Tuesday, October 13, 2015

Who stands before me?

Our true identity
One of the most profound and hallmark stories concerning Bodhidharma, the figure who is credited as the originator of Zen, occurred in China during 6th century C.E. during a conversation with Emperor Wu. The Emperor had invested himself in many ways to promote Buddhism and thus felt deserving of special merit. He said to Bodhidharma, “I have built many temples, copied innumerable Sutras and ordained many monks since becoming Emperor. Therefore, I ask you what is my merit?” In response Bodhidharma replied: “None whatsoever!” Emperor Wu then responded with, “What then is the most important principle of Buddhism?” Bodhidharma answered: “Vast emptiness. Nothing sacred.” Shocked by his answer, the Emperor then said, “Who is this that stands before me?” Bodhidharma: answered, “I don’t know.”

Without doubt, to students new to the practice of Zen, this story must seem bizarre. How on earth could such apparent ignorance be considered profound? To sweep away the cloud that covers over the significance, we must explore a common dimension of human nature: The desire to be somebody special, and the corresponding quest to be involved in doing something we all consider important that moves us toward that goal of specialness. So long as we are not doing whatever it may be we consider as important, the more guilt we feel. For many, we begin in childhood with feelings of inadequacy. Some people are so consumed with “doing” they become obsessive compulsive, doing the same thing over and over to experience some relief. The rest of us, at very least, feel uncomfortable thinking that we are wasting valuable time by not doing something.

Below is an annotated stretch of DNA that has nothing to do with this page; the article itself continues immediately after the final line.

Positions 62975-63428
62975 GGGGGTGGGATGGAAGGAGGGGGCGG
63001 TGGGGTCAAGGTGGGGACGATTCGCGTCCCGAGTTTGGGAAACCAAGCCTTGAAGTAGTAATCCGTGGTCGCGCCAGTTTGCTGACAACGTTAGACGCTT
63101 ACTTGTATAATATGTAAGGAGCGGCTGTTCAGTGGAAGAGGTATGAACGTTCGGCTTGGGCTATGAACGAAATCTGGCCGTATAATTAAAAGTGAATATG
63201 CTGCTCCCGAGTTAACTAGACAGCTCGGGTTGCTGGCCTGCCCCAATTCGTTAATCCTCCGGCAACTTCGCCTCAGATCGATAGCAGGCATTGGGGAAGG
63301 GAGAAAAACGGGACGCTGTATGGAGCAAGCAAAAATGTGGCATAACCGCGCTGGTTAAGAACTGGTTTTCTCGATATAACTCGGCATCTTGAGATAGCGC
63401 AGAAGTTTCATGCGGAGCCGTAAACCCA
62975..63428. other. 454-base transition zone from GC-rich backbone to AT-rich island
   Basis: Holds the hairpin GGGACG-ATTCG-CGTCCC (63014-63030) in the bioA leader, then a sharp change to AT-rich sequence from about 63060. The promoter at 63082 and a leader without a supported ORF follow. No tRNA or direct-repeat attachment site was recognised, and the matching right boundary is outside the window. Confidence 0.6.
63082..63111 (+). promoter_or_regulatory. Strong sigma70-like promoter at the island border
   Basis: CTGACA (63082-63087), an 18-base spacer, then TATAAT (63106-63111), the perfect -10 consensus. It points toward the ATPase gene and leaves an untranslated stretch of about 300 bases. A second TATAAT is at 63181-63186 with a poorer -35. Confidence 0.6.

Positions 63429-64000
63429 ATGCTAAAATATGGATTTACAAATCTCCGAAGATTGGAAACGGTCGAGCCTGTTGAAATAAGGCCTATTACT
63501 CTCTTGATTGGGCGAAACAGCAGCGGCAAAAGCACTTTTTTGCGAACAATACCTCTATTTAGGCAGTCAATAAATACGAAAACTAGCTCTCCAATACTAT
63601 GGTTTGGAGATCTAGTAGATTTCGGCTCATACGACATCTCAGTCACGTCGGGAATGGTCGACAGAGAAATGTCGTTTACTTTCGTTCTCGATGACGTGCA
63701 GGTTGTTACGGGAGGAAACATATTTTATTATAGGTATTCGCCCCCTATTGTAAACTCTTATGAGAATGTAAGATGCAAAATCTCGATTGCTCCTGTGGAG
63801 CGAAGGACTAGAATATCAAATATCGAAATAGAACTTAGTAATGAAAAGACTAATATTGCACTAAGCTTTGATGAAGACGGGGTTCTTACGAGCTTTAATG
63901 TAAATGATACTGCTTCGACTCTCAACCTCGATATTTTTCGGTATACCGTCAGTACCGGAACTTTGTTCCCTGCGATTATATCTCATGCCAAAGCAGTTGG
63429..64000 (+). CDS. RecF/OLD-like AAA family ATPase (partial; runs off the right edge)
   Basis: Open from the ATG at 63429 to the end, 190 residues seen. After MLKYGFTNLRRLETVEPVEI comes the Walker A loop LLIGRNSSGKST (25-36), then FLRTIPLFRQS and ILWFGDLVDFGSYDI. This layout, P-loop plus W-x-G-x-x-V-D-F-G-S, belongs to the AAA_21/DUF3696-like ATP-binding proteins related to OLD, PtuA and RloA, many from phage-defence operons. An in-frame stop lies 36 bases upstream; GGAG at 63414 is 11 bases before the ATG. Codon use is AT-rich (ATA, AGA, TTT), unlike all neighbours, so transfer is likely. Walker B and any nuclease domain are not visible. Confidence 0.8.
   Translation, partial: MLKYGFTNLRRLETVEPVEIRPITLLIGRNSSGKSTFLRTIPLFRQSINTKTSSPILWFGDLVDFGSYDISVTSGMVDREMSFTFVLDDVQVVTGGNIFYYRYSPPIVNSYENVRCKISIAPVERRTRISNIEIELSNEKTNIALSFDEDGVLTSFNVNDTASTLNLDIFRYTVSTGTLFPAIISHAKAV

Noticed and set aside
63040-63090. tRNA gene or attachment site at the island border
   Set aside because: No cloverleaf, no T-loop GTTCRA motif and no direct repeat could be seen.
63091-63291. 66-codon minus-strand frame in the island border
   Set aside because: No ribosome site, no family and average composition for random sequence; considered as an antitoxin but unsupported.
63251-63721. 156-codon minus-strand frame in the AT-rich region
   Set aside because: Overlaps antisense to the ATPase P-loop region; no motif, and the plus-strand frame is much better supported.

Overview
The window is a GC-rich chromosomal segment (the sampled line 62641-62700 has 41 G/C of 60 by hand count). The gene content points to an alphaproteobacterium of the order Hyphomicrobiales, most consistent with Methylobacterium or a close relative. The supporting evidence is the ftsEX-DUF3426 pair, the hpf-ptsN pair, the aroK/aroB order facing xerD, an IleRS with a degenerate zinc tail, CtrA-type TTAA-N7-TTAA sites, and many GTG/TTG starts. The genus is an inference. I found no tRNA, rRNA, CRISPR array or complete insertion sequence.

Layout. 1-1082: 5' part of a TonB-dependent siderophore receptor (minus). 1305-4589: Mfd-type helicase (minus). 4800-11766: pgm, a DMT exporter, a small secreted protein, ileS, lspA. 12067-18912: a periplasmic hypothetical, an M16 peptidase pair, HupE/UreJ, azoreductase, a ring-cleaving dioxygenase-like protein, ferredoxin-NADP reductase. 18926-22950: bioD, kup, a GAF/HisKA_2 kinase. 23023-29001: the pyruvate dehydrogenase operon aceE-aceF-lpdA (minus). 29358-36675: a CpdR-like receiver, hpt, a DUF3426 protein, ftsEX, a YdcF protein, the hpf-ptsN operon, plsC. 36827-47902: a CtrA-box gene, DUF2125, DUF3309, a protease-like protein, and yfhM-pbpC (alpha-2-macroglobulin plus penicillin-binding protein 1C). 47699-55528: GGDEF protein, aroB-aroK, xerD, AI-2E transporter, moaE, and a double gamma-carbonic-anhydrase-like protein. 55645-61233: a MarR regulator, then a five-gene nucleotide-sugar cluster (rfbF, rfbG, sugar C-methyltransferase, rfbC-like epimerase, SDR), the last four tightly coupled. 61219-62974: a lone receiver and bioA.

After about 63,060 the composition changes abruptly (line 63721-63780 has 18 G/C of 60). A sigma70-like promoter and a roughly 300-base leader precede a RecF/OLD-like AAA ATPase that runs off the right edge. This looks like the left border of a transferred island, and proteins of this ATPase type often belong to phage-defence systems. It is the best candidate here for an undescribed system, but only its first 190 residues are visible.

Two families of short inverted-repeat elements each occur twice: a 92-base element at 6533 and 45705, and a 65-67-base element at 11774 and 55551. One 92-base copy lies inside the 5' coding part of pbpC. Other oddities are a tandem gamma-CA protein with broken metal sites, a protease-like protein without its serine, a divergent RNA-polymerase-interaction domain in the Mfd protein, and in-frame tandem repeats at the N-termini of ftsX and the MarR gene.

Two points: Who is consumed with this desire? And what’s the difference between “being” and “doing?” Let me address the second point first, the issue of beingness which concerns Bodhidharma’s unknowing. He seemed to be saying he didn’t know himself, and if anything is central to Zen it is the unveiling of our true nature. You really can’t understand this issue without the other part of his answer: “Vast emptiness. Nothing sacred.”

At the level of vast emptiness there is indeed nothing special, or the opposite: specialness. Instead there is nothing whatsoever, yet within emptiness, is completion. That state of mind is the base upon which everything we do is based. Without “beingness” it is impossible for “doingness” to exist, thus the catchphrase, “Be here now.” We have been so conditioned to think that just being without the expression of acting in some way toward our goal, is to be considered as a useless bum. There is special significance in being present—fully present in the moment, but the question is “who is being present?” The knee-jerk (and unexamined answer) is, “Me.” But this “me” can be expressed both in many definable terms (which are mere clothing upon a mannequin, changing moment by moment, depending on changing circumstances) or the indefinable true person that we are, neither special or not.

So then we come to the first point of the “Who,” to which Bodhidharma answered “I don’t know.” Why does that make sense, whether we know it or not? It makes sense simply because emptiness—the realm of completion and the lack, is the same realm lacking definition. Nobody, not even a Buddha can define what is essentially indefinable except to note the obvious: doing and being are essential partners. If this is the case, then how are we to know, not only ourselves but also other people? The Buddha himself pointed to the answer with his statement in the Mahāyāna Mahāparinirvāṇa Sūtra when he said, “Seeing the actions of body and mouth, we say that we see the mind. The mind is not seen, but this is not false. This is seeing by outer signs.” In other words we not only know who we are, but we also know who others are, not just by what is said but by how actions speak louder than words alone. Our words and actions together define the person that stands before us all.
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